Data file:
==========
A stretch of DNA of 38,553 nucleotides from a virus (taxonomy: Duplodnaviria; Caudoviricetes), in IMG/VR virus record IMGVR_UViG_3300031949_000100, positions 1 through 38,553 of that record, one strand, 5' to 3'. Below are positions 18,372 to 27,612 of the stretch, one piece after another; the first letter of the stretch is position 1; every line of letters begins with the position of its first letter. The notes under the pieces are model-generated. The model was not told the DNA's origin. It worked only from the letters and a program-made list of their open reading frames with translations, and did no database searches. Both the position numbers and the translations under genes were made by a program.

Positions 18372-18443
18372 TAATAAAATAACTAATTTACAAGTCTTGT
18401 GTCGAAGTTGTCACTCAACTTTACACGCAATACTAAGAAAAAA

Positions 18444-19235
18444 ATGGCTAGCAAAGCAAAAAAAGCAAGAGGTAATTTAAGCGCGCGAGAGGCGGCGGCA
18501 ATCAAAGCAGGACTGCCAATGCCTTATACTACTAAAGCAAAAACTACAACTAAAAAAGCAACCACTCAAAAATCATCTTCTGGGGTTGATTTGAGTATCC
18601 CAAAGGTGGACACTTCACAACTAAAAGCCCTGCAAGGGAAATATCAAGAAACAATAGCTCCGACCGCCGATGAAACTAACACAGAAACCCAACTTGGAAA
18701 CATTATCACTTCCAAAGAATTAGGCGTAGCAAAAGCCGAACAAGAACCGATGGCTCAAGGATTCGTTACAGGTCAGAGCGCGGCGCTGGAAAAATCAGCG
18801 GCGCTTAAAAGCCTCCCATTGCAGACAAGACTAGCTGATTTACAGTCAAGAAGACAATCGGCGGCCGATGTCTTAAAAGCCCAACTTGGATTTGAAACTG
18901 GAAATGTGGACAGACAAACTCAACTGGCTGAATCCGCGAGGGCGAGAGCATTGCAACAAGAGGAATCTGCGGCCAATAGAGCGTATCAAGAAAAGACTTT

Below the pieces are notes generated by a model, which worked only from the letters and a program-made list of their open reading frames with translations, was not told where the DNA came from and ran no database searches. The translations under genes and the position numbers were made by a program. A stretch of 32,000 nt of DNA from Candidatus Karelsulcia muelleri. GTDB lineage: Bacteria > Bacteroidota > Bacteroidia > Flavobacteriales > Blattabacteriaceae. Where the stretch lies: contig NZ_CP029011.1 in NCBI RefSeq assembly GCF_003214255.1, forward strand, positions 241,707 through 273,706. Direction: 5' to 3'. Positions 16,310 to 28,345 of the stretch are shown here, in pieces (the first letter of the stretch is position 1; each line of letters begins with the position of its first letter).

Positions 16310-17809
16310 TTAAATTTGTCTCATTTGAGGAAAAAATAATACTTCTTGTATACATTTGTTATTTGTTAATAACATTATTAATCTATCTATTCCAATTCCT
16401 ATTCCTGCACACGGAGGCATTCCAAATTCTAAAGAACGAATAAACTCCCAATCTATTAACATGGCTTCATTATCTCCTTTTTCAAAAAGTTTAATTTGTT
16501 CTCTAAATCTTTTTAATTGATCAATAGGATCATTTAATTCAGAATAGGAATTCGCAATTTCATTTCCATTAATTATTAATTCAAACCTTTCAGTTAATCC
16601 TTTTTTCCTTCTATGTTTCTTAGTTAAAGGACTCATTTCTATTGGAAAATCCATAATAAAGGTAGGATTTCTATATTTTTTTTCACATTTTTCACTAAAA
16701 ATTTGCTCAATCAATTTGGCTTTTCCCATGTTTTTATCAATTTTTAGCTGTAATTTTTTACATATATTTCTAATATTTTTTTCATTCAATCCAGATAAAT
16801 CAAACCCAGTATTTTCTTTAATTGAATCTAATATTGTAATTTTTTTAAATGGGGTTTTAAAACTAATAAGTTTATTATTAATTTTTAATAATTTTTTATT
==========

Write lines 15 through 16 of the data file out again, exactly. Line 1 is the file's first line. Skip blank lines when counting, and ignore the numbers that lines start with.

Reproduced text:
16401 ATTCCTGCACACGGAGGCATTCCAAATTCTAAAGAACGAATAAACTCCCAATCTATTAACATGGCTTCATTATCTCCTTTTTCAAAAAGTTTAATTTGTT
16501 CTCTAAATCTTTTTAATTGATCAATAGGATCATTTAATTCAGAATAGGAATTCGCAATTTCATTTCCATTAATTATTAATTCAAACCTTTCAGTTAATCC